Medical Marijuana Advocates Concerned About Schuette's Bid for A.G.

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It's been two years since Proposal 1, known in 2008 as Michigan's Medical Marijuana Act, passed with 63 percent of the vote. Seeing defeat that day was one of the most vocal opponents of the act, Bill Schuette.

Two years later Schuette is now the Republican candidate for Attorney General. His past opposition has medical marijuana advocates concerned.

"It's no secret that Mr. Schuette has a lack of support for the Medical Marijuana Act," said Mary Lindemann from Cannabis Patients United.

"That proposal was so poorly written and so poorly crafted that there were huge unintended consequences which makes it very difficult for people across the state," said Schuette. "The legislature will have to look at that."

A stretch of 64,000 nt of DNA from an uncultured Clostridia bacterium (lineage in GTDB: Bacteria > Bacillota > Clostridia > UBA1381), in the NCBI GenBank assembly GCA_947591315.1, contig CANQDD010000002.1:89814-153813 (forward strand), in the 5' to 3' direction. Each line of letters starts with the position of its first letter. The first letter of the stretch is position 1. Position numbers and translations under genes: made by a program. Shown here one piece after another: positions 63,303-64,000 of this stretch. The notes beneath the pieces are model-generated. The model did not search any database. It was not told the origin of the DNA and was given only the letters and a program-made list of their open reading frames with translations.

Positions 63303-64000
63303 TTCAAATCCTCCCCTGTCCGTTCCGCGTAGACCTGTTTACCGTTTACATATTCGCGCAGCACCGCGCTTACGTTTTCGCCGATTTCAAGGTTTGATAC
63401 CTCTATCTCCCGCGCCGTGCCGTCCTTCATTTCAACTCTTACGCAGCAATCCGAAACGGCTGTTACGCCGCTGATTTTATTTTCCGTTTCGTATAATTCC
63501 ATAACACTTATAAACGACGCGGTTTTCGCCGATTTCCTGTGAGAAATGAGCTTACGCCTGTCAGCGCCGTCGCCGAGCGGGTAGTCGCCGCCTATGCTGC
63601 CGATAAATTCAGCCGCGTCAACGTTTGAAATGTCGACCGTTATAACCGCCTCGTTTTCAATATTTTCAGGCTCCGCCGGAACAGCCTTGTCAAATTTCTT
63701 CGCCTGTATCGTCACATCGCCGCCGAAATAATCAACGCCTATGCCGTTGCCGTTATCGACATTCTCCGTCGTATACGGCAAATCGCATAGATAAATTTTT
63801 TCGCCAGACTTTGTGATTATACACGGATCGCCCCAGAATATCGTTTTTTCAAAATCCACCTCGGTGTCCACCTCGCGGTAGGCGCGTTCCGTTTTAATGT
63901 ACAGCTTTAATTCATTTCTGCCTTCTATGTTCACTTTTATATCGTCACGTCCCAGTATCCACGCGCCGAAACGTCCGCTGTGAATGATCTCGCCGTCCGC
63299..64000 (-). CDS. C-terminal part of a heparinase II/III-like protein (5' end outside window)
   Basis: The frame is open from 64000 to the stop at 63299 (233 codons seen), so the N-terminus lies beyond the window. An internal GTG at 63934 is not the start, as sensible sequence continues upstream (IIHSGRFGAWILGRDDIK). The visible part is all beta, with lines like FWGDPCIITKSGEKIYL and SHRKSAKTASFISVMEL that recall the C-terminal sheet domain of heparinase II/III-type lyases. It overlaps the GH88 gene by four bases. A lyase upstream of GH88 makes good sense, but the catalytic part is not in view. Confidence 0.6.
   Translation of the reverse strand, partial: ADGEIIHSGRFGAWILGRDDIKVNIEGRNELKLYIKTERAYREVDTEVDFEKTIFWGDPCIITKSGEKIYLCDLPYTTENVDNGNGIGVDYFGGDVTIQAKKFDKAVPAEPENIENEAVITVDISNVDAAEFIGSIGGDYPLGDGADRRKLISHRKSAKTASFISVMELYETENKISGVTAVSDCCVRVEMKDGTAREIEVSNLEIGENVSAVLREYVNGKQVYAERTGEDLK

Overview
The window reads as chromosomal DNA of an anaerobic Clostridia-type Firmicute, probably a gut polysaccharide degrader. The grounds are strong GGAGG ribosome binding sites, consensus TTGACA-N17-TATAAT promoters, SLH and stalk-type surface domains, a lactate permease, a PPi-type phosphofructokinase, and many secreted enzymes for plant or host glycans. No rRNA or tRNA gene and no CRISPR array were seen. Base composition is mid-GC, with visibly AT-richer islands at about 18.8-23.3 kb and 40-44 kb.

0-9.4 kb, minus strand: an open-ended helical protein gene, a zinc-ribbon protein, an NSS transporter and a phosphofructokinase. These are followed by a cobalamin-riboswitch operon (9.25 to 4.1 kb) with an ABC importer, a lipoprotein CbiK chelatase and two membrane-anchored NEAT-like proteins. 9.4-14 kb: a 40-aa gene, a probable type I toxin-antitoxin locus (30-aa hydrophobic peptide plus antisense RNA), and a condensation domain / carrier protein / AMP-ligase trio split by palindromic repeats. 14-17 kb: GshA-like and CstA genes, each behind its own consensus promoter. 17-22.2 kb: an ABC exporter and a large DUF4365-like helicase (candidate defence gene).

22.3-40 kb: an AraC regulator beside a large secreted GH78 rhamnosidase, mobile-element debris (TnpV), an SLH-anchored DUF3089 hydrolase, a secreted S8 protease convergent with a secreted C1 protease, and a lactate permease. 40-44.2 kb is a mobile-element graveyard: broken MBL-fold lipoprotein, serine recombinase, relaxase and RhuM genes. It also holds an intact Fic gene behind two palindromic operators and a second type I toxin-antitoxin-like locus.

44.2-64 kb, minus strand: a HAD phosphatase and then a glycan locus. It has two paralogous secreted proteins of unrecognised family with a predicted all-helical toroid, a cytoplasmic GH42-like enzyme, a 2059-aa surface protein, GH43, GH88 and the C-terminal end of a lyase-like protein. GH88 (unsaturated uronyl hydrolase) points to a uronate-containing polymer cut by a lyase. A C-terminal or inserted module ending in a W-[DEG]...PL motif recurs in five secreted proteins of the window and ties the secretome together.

Schuette's Democratic opponent David Leyton voiced some concerns about the legislation as well, but appeared to be more supportive.

"The people of the state of Michigan have spoken clearly on the issue of legalizing medical marijuana," said Leyton in a statement. "important that we clarify the law at the state level and implement it in a way that works for local law enforcement and patients seeking relief from diseases like cancer and Alzheimer’s.”

"He's open-minded about the law," said Lindemann.

Lindemann is concerned that Schuette could shape how the law is enforced going forward.

"Although the Attorney General's opinions don't have the force of law they have a tremendous impact," said Lindemann. "The courts often use them and that can work against us."

But attorney Mary Chartier says it's the A.G.'s job to keep personal opinions out of enforcing the law.

"They have different philosophies," said Chartier. "The key is will they put that aside and do what the voters of Michigan have said to do."

For Schuette's part, he says he's moved on from the past.

"We need to look forward," said Schuette. "We need to find solutions to Michigan's challenges. We can't afford to look backward."

In the latest Rossman Group poll, Schuette led Leyton by 13 points with 24 percent of voters surveyed undecided.